Let be an dimensional subsimplex of .
The inclusion
naturally induces a mapping
by taking the pullback, which we call the trace from onto .
It is wellknown that the exterior derivative commutes with taking traces, that is,
for all .
The barycentric coordinates are the unique affine functions over that satisfy the Lagrange property
(4) 
The barycentric coordinate functions of are linearly independent and constitute a partition of unity:
(5) 
We write for the exterior derivatives of the barycentric coordinates. The exterior derivatives are differential forms and constitute a partition of zero:
(6) 
It can be shown that this is the only linear independence
between the exterior derivatives of the barycentric coordinate functions.
Several classes of differential forms over that are expressed in terms of the barycentric polynomials and their exterior derivatives. When and , then the corresponding barycentric polynomial over is
(7) 
When and , the corresponding barycentric alternator is
(8) 
Here, we treat the special case by defining .
Whenever and , then the corresponding Whitney form is
(9) 
In the special case
that is the single member of ,
then we write for the associated Whitney form.
In the sequel, we call the differential forms (7),
(8), (9),
and their sums and exterior products, barycentric differential forms over .
For notational convenience in some statements, we will also allow and to be arbitrary functions and then define
Lemma 2.1.
Let be injective. Then there exist a unique and a unique permutation such that . Moreover
Proof.
For every injective there exist a unique and such that . We have and , and is the permutation that orders the sequence into ascending order.
Consider any such that for some ; we let be the minimal number of transpositions necessary to bring the sequence into order and let be the minimal number of transpositions necessary to bring the sequence into ascending order. We now see that . It follows that
This had to be shown. ∎
2.4. Finite Element Spaces over Simplices
Consider an dimensional simplex , a polynomial degree , and a form degree . Let or . We introduce the sets of polynomial differential forms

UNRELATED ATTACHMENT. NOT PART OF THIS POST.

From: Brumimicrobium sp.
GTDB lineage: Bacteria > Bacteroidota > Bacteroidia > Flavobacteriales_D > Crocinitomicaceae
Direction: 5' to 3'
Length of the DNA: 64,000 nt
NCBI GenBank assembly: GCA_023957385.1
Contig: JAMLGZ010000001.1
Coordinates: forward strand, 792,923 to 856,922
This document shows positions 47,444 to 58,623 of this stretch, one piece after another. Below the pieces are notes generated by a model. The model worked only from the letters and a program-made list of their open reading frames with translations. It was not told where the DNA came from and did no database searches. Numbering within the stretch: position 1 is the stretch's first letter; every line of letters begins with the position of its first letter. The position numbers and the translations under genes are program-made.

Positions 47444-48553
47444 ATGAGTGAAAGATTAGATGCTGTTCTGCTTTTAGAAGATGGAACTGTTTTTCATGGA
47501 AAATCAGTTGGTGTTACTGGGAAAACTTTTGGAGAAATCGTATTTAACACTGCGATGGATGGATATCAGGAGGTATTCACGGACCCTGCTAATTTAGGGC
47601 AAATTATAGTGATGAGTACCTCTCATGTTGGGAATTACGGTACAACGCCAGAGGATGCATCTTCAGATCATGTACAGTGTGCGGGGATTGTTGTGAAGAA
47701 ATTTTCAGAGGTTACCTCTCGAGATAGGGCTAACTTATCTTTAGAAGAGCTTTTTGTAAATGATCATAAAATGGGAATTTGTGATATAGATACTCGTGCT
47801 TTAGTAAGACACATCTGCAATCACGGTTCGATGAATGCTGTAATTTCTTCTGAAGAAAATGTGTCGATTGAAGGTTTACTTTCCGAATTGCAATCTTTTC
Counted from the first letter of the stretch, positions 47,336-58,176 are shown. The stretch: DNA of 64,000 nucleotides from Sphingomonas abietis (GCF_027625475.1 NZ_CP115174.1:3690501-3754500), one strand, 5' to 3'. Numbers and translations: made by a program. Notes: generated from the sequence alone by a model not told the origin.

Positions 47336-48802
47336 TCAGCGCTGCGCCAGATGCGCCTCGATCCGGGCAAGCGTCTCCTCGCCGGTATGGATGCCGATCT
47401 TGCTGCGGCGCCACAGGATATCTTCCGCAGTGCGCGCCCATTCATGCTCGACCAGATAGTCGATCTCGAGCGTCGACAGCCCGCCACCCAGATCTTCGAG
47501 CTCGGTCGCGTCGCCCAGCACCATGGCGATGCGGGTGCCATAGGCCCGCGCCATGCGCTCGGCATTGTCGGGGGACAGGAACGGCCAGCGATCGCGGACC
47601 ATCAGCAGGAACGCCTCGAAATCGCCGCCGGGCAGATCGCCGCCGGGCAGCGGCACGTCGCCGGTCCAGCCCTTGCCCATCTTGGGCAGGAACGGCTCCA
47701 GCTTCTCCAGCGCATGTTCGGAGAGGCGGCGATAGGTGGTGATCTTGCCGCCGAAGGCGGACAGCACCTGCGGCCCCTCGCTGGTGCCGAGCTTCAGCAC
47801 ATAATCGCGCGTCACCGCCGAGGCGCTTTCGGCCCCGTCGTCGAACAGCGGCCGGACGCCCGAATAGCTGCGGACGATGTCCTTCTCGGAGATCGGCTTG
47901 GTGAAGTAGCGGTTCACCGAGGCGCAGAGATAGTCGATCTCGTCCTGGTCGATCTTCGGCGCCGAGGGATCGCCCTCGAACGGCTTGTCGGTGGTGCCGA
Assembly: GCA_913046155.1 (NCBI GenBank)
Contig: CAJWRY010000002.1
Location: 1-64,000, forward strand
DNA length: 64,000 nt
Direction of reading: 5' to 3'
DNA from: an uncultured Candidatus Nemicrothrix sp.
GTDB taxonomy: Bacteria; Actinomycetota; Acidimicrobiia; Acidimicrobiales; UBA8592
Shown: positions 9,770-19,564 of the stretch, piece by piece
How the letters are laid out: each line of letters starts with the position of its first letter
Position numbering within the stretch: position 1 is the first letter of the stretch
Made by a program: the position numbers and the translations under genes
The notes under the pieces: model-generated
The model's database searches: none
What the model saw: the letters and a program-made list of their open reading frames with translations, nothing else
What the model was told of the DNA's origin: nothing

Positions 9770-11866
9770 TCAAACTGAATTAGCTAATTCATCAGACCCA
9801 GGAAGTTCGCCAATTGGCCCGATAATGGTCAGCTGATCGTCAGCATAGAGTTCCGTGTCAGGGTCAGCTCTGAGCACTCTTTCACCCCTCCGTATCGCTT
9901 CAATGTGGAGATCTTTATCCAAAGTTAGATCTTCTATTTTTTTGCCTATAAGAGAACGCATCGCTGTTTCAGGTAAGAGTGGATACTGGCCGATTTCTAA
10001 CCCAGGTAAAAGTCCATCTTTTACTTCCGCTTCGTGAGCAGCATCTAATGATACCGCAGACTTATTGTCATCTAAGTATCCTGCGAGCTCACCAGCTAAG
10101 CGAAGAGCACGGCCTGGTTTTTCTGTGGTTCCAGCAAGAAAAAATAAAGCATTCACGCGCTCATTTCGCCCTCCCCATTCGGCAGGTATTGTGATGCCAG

(10a)  
(10b)  
(10c)  
(10d) 
and their linear hulls
(11) 
The sets (10) are called the canonical spanning sets. Their linear hulls give rise to the standard finite element spaces (11) of finite element exterior calculus.
These canonical spanning sets are generally not linearly independent and so it remains to state an explicit bases for the spaces (11). We can give some simply examples whenever . We define the sets of barycentric differential forms
(12a)  
(12b)  
(12c)  
(12d) 
A particular feature of these bases and spanning sets are their inclusion relations. On the one hand, the bases are subsets of the spanning sets,
On the other hand, the generators for the spaces with boundary conditions are contained in the generators for the unconstrained spaces,
We remark that
(13)  
(14) 
and we could have defined equivalently
For any and we let
We can thus write
(15)  
(16)  
(17)  
(18) 
These identities will be used in Section 6 but we note that they also simplify indexing the basis forms, which is an auxiliary result in its own right.
3. Elements of Representation Theory
In this section we gather elements of the representation theory of finite groups. We keep this rather concise and refer to the literature [43, 17, 44, 27, 22] for thorough exposition of representation theory. We introduce the relevant definitions and results so that the reader can follow the literature references upon which we build later in this exposition, which include the notions of irreducible representations, induced representations, and monomial representations. While the first two concepts are all but standard material in expositions on representation theory, the notion of monomial representation does not seem to have attracted much attention yet.
Throughout this section we fix a finite group . The binary operation of the group is written multiplicatively. We let denote the identity element of and we let be the inverse of any . Furthermore, we fix in this section to be either the field of real numbers or the field of complex numbers. For any vector space over we write for its general linear group.
A representation of is a group homomorphism from into the general linear group of a vector space . Definitions imply that and that for all we have
The dimension of any vector space is denoted by . The dimension of is defined as the dimension of , and the representation is called finitedimensional if .
Example 3.1.
The most important example of a group in this article is the group of permutations of the set for some . The composition is the binary operation of that group. We also recall the cycle notation: when are pairwise distinct, then is the unique permutation that satisfies
and leaves all other members of invariant.
Example 3.2.
For any group and any vector space over some field the mapping that assumes the constant value is a representation of . This simple but important example is the trivial representation of . For another basic example, recall that every group generates the vector space over . The mapping such that for all is a representation of .